A Chinese rocket carrying an Intelsat satellite
exploded as it was being launched today.
gt
42
Discourse Analysis / Template Merging (1)
  • A Chinese rocket carrying an Intelsat satellite
  • exploded as it was being launched today.

43
Discourse Analysis / Template Merging (2)
  • ... hundreds of reporters, diplomats and
    industry officials gathered to watch the launch
    from China on large video screens.

44
Discourse Analysis / Template Merging (3)
  • The China Great Wall Industry Corp. provided the
    Long March 3B rocket for today's failed launch
    of a satellite built by Loral Corp. of New York
    for Intelsat.

Vehicle Chinese rocket Payload Intelsat
satellite Mission_Date 14.2.1996 Mission_Site
China Mission_Type ? Mission_Function
? Mission_Status ?
45
Discourse Analysis / Template Merging (4)
  • It carried 40 transponders ...

46
How good does this work ?
  • Information Extraction systems are typically
    evaluated in terms of Precision and Recall.
  • This assumes a gold standard specifying what is
    correct.
  • It is typically assumed that there is a F60
    limit for IE Appelt and Israel 1999
  • Complex syntactic phenomena can not be handled by
    a shallow parser
  • Discourse processing is more than template
    merging and pronoun resolution
  • We need inferences, e.g.

47
Some reference points
  • POS tagging
  • F1 gt 95
  • Named Entity Recognition (Person, Company,
    Organization)
  • F1 gt 95
  • Template Extraction
  • Best System (MUC-7) F150.79
  • Worst System (MUC-7) F11.45
  • Have a look at
  • http//www-nlpir.nist.gov/related_projects/m
    uc/proceedings/st_score_report.html

48
Pros and Cons of Classic Information Extraction
  • CONs
  • Rules need to be written by hand
  • Requires experienced grammar
  • developers
  • Difficult to port to different domains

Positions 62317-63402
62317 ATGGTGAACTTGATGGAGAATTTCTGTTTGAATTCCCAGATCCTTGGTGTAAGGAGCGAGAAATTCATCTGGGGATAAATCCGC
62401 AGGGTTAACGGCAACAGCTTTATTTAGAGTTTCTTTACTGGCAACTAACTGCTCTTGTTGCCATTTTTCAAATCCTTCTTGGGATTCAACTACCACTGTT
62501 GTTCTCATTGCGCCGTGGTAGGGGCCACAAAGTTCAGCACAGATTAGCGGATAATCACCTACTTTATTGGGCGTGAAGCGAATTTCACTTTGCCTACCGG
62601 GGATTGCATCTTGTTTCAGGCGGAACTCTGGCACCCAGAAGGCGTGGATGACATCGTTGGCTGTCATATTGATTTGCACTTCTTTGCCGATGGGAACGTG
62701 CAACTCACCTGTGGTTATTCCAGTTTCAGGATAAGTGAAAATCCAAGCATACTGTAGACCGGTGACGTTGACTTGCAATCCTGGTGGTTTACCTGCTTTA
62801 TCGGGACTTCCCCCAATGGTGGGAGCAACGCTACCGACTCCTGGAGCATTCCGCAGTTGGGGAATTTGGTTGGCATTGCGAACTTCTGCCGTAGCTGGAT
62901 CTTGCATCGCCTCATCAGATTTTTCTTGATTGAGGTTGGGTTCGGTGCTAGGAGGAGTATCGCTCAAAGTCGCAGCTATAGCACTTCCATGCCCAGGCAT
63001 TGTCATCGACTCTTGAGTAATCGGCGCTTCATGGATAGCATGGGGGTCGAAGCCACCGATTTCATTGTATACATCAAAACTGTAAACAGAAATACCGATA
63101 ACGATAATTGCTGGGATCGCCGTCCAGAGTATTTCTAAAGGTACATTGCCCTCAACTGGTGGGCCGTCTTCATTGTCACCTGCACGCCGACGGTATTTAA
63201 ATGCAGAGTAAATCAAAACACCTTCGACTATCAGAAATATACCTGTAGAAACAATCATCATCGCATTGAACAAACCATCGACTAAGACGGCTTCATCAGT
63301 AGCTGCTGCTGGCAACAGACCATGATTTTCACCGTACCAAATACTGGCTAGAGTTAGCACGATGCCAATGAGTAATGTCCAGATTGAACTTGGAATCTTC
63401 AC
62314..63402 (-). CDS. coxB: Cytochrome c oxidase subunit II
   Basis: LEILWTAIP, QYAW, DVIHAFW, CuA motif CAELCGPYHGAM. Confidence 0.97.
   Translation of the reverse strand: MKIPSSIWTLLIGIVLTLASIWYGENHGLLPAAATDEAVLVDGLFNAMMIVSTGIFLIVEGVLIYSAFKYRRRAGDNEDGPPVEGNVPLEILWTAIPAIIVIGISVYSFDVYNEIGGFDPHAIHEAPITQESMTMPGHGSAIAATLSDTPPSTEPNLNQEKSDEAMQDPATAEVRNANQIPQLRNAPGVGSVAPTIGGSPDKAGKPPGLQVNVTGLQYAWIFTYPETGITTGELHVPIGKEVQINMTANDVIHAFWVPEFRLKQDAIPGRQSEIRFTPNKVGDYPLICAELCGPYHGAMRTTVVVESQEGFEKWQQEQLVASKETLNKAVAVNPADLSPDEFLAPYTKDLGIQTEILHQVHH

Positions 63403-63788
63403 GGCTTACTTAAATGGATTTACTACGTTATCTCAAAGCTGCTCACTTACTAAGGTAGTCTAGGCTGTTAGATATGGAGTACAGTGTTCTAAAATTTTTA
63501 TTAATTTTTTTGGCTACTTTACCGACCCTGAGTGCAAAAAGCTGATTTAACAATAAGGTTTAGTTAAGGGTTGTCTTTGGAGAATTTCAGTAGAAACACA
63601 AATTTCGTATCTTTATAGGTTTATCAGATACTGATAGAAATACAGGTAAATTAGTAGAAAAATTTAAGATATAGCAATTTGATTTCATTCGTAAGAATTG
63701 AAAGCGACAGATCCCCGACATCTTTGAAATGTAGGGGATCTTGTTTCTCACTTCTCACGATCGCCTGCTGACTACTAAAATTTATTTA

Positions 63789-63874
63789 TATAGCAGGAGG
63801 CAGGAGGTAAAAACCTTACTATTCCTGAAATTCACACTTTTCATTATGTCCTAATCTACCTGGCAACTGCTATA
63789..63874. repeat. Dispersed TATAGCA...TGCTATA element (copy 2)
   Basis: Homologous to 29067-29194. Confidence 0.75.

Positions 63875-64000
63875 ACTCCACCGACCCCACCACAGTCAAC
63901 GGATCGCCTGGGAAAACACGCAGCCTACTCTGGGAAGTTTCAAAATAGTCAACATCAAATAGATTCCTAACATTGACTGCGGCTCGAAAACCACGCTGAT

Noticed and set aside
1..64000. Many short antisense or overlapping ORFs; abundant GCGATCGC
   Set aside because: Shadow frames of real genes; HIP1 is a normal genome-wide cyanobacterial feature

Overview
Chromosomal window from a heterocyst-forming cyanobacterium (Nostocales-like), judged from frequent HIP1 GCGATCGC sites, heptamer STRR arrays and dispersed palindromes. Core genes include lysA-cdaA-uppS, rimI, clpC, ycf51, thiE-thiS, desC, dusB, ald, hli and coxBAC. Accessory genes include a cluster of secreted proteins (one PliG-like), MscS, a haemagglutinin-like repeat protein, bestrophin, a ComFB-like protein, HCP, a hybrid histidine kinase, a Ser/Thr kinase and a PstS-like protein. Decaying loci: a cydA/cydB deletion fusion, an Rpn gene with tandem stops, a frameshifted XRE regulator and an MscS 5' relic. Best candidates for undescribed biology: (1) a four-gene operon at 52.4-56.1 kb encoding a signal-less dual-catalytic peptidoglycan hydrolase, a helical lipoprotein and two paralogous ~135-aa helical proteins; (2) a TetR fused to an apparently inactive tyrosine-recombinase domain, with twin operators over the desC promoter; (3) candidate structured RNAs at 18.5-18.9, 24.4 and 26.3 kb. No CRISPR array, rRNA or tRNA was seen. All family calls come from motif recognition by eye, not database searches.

• Limits of technology (F lt 70)
  • PROs
  • Clearly understood technology
  • Hand-written rules are relatively precise
  • People can write rules with a reasonable
  • ammount of training

Question Can we create more adaptive information
extraction technology ?
49
Information Extraction
  • Motivation
  • Classic Information Extraction
  • Adaptive Information Extraction
  • Web-based Information Extraction
  • Multimedia Information Extraction
  • Merging Redundant Information Smushing

50
Adaptive Information Extraction
  • Why Adaptive IE ?
  • No handwriting of rules
  • Tuning to a domain by Machine Learning
  • Hypothesis
  • easier to annotate text than to write rules
  • No grammar developers needed
  • Requires
  • Training set with enough examples for each
    class
  • An appropriate pattern induction technique

51
Principle of Adaptive IE / Lazy NLP ?
  • Information extraction as a classification
    problem
  • Given a text passage wij, does it fill the value
    of some slot s, i.e.
  • Lazy NLP
  • More information (POS-tags, Syntactic
    Dependencies, lexical information etc.) is only
    included if it help to induce better rules

52
Adaptive IE / Lazy NLP Systems
  • The paradigm of IE as a classification task is
    implemented by
  • a number of systems
  • WHISK Soderland 1999
  • Rapier - Califf and Mooney 1999
  • Boosted Wrapper Induction (BWI) Freitag and
    Kushmerick 2000
  • Amilcare Ciravegna 2001

53
Amilcare Ciravegna 2001
  • Amilcare is an information extraction system
    based on the LP2 rule induction algorithm
  • LP2 is a rule induction algorithm which learns
    patterns to extract values of a slot to be filled
    in a template
  • It relies on a set of training data in which the
    values to be extracted are marked with XML-tags,
    e.g.
  • The seminar will start at ltstimegt 4 pm lt/stimegt .
  • On the basis of these annotations, rules are
    induced using different levels of linguistic
    analysis (Lazy-NLP aspect)
  • It relies on word windows of a given length
    around the slot filler.
  • An important move in LP2 is to insert start and
    end tags separately, i.e. we have separate rules
    inserting ltstimegt and lt/stimegt tags.

54
Rule Induction in Amilcare
  • The easiest pattern corresponds to the surface
    word order of the example, i.e. taking a word
    window of 5 tokens, the simplest pattern is
  • The seminar will start at -gt insert
    ltstimegt tag
  • This pattern has however a low recall as it
    captures only one example. So we want to
    generalize.
  • As we want to move (potentially) to different
    levels of analysis, we specifiy that this is a
    pattern at the surface word level
  • w-5The, w-4seminar, w-3will,
    w-2start, w-1at
  • -gt insert ltstimegt at w0

55
What generalizations could be feasible?
  • w-5The, w-4seminar, w-3will,
    w-2start, w-1at
  • -gt insert ltstimegt at w0
  • w-5, pos-5DT, w-4seminar, w-3will,
    w-2start, w-1at
  • -gt insert ltstimegt at w0
  • w-5The, w-4seminar, w-3, w-2start,
    w-1at
  • -gt insert ltstimegt at w0